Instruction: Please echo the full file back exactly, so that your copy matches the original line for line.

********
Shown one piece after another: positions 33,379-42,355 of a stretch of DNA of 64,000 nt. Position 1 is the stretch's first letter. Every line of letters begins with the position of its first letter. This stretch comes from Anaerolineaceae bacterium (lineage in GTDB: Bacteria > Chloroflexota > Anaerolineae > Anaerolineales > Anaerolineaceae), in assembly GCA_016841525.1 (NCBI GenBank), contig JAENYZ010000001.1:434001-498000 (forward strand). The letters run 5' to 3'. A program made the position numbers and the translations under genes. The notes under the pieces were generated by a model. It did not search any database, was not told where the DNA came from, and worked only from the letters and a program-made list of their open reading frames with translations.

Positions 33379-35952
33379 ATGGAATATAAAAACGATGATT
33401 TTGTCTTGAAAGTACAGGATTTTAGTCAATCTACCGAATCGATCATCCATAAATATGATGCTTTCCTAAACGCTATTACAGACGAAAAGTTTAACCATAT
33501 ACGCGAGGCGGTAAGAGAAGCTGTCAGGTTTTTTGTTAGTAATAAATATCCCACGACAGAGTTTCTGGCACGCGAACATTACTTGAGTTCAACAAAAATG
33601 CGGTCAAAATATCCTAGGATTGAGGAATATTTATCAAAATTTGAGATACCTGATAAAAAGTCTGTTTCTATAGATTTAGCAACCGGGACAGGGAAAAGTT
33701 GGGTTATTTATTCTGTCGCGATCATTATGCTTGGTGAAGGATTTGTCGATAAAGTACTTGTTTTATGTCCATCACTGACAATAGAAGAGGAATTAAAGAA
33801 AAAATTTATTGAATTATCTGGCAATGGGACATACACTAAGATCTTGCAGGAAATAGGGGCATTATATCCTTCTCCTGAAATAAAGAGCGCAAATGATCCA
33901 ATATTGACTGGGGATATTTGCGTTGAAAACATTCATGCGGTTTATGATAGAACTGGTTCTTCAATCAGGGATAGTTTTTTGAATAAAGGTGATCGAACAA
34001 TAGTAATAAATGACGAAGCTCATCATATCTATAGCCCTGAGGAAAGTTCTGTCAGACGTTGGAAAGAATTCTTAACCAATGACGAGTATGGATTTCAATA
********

Shown one piece after another: positions 33,379-42,355 of a stretch of DNA of 64,000 nt. Position 1 is the stretch's first letter. Every line of letters begins with the position of its first letter. This stretch comes from Anaerolineaceae bacterium (lineage in GTDB: Bacteria > Chloroflexota > Anaerolineae > Anaerolineales > Anaerolineaceae), in assembly GCA_016841525.1 (NCBI GenBank), contig JAENYZ010000001.1:434001-498000 (forward strand). The letters run 5' to 3'. A program made the position numbers and the translations under genes. The notes under the pieces were generated by a model. It did not search any database, was not told where the DNA came from, and worked only from the letters and a program-made list of their open reading frames with translations.

Positions 33379-35952
33379 ATGGAATATAAAAACGATGATT
33401 TTGTCTTGAAAGTACAGGATTTTAGTCAATCTACCGAATCGATCATCCATAAATATGATGCTTTCCTAAACGCTATTACAGACGAAAAGTTTAACCATAT
33501 ACGCGAGGCGGTAAGAGAAGCTGTCAGGTTTTTTGTTAGTAATAAATATCCCACGACAGAGTTTCTGGCACGCGAACATTACTTGAGTTCAACAAAAATG
33601 CGGTCAAAATATCCTAGGATTGAGGAATATTTATCAAAATTTGAGATACCTGATAAAAAGTCTGTTTCTATAGATTTAGCAACCGGGACAGGGAAAAGTT
33701 GGGTTATTTATTCTGTCGCGATCATTATGCTTGGTGAAGGATTTGTCGATAAAGTACTTGTTTTATGTCCATCACTGACAATAGAAGAGGAATTAAAGAA
33801 AAAATTTATTGAATTATCTGGCAATGGGACATACACTAAGATCTTGCAGGAAATAGGGGCATTATATCCTTCTCCTGAAATAAAGAGCGCAAATGATCCA
33901 ATATTGACTGGGGATATTTGCGTTGAAAACATTCATGCGGTTTATGATAGAACTGGTTCTTCAATCAGGGATAGTTTTTTGAATAAAGGTGATCGAACAA
34001 TAGTAATAAATGACGAAGCTCATCATATCTATAGCCCTGAGGAAAGTTCTGTCAGACGTTGGAAAGAATTCTTAACCAATGACGAGTATGGATTTCAATA